Minding Your Mental Health During the Pandemic
Your day-to-day life may look much different now than before the COVID-19 pandemic. We’ve all been introduced to some new—and at times—uncomfortable ways of living, like social distancing, stay-at-home orders, and quarantining. Such pandemic-related changes may have you and your loved ones worried, overwhelmed, or even scared. Now more than ever, you need to mind your mental health.
Why your mental health matters
The COVID-19 vaccine may ease some worries. But studies show that many of us are still struggling with the uncertainty of the pandemic. People are feeling anxious, frustrated, depressed, and lonely. Some groups, such as children and people who are more likely to get seriously ill from COVID-19, may be especially at risk for mental health problems.
No matter their cause, negative thoughts and emotions can affect your overall health. The stress they create can manifest into physical symptoms, such as:
You may also have trouble sleeping or managing day-to-day activities. You may eat more or less. You may abuse alcohol, tobacco, or other substances. Feeling down and stressed out can even lower your immunity. Your body may have a harder time fending off germs, like the flu or the coronavirus.
How you can better cope
Many things may be out of your control during the pandemic. This fact may trigger strong emotions like anger, anxiety, or sadness. Even if you feel a lack of control, you aren’t powerless. In fact, you can do a lot every day to help yourself feel better. Self-care, in particular, can help you feel more in control. Done over time, it can help you build new routines that support your mental health.
What does self-care look like? That’s entirely up to you. You don’t have to revamp your whole life to take advantage of its benefits. You can start by doing one thing a day, such as going to bed 30 minutes earlier or taking a 10-minute walk outside for some fresh air. Try some of these proven self-care strategies:
Take a deep breath. The simple act of deep breathing can calm your body and mind. Other ways to reduce stress include meditation, progressive muscle relaxation, or yoga.
Limit the newsreel. Watching constant coverage of the COVID-19 pandemic can put you on edge. Spend only a small amount of time once or twice a day reading or watching the news. That includes on social media, where misinformation can quickly spread.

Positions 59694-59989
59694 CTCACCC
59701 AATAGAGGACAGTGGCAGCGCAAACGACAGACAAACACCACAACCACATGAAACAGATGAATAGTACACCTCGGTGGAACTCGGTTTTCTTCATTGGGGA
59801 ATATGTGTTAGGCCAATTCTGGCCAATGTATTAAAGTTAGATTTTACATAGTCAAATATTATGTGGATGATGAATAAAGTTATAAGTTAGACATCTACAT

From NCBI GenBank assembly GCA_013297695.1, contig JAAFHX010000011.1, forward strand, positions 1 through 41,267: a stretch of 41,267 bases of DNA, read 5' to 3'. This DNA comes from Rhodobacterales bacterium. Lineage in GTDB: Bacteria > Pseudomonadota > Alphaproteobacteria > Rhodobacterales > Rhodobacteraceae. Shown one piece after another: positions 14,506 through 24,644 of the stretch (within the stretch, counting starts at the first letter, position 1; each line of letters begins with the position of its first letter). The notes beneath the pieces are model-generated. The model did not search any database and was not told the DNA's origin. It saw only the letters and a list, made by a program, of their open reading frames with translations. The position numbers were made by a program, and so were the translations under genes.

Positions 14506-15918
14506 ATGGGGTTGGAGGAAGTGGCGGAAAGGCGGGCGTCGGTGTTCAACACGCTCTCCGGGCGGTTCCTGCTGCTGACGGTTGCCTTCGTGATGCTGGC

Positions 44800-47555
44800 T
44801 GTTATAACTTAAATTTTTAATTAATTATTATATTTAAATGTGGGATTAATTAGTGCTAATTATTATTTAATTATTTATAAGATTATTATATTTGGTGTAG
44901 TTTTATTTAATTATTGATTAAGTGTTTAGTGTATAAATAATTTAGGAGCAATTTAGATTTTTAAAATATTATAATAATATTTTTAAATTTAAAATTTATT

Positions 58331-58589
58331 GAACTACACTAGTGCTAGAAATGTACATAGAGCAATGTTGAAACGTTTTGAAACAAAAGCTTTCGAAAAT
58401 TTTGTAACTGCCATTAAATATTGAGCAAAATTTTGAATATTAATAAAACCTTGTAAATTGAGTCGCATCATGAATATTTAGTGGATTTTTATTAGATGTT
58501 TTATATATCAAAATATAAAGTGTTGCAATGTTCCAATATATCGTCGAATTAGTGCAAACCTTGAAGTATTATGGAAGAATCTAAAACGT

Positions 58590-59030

Do one thing that you enjoy every day. Maybe play with a pet, listen to some music, or read a book.
Learn something new. Focusing on a new hobby or skill—such as cooking, playing a musical instrument, or taking an interesting online course—can give you a much-needed break from daily demands.
Stay in touch with family and friends. Virtual visits may be best right now. Even a quick phone call or text message can shake off loneliness and help you feel more connected.
Lay off the alcohol. You may think drinking alcohol is a good way to relax. But too much alcohol can make you more prone to panic attacks, depression, and other mental health problems. Plus, it can cloud your judgement and impair decision making.
Build a healthier routine. Many good self-care habits do double duty as stress relievers. They include making time for adequate sleep, fitting in some exercise every day, and eating more healthy foods. Remember: Making simple, small changes over time can add up to a healthier you.
When you need help
Sometimes constant stress and worry can lead to serious mental health problems, such as depression, an anxiety disorder, or thoughts of suicide. If you or a loved one is feeling completely overwhelmed, help is available. Talk with your healthcare provider or a mental health professional. You can also visit the National Institute of Mental Health's website to find resources near you.
If it’s an emergency, call the National Suicide Prevention Lifeline at 800-273-TALK (800-273-8255) or visit suicidepreventionlifeline.org. You can also connect with a crisis counselor anytime by texting “Home” to the Crisis Text Line at 741741.